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Q-talk *ON TOPIC ONLY* QUALITY ON TOPIC discussion of Backyard BBQ, grilling, Equipment and just outdoor cookin' in general, hints, tips, tricks & techniques, success, failures... but stay on topic. And watch for that hijacking.


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Unread 03-29-2008, 07:01 PM   #1
Jester
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Default Best setup for Catering - looking at Spicewine

I've been grillin' off and on since the early 90s and have come to a point were I'm ready to get a bit more serious. Currently I'm using a custom setup that a friend built several years ago. It's great for small parties, gigs, etc., but it can't really handle bigger parties over 30 people.

With that said I began looking at all the options out there. I boiled it down to an FEC100 and Spicewine. Leaning heavily towards Spicewine because this is a style of cooking that I'm much more familiar with versus the FEC100.

I'm sure that there are several Brothers on here that have used the Spicewine for catering. Any tips on things to think about or add to the smoker? Right now I'm giving heavy consideration to going with the twin axle setup for portability. Biggest challenge would be storage and places to cook if not on site.

Something I have also kicked around is going with a small catering kitchen that would not cost much to setup. There are a couple of options available to me in Houston.

Thank you in advance for any and all input!
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Unread 03-29-2008, 07:32 PM   #2
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Quote:
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Something I have also kicked around is going with a small catering kitchen that would not cost much to setup. !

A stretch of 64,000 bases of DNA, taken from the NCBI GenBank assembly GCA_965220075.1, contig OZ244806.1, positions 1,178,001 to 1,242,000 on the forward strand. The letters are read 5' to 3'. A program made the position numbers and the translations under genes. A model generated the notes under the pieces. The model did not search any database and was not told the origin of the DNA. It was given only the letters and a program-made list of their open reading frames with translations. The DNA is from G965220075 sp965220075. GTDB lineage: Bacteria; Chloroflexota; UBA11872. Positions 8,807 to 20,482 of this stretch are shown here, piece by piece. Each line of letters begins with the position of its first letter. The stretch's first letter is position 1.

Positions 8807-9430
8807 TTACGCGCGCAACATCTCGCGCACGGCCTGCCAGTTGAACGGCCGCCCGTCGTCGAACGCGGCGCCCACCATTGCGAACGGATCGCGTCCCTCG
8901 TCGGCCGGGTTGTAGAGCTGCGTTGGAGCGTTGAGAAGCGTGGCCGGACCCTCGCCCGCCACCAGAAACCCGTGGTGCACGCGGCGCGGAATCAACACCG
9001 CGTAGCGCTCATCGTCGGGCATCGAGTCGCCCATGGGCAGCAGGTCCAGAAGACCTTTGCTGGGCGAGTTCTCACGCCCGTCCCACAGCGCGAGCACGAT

HAH! Good luck on the not cost too much to set up. Best bet is a kitchen at a local church, hall, etc. that doesn't get used much and you can help them foot their bill.

Been there done that. PM me, I'll call and chat. No problemo.

Good luck with everything. It is tough to get into.
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Unread 03-29-2008, 09:39 PM   #3
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I'm bias toward the spicewine because I own one I have had it for right at a year and love it.

now have you really researched catering in Houston? not much money to be made way to many fly by night guys the cater and cut prices just my 2cts.
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Unread 03-29-2008, 09:58 PM   #4
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Couple of things to consider when looking at catering:
Place to cook - Parrot said it best. Another option is to find a restaurant that you can compliment their service, but that's harder than finding a church.
Place to store large amounts of food - That's even harder than finding a place to cook.
Equipment - How far are you willing to go? The whole deal with tents, tables, etc? Find a place that you can rent them from and will handle the setup and take down.
Insurance - What is the cost for the liability? Also you need to make sure that your auto will cover you if you are driving to a gig.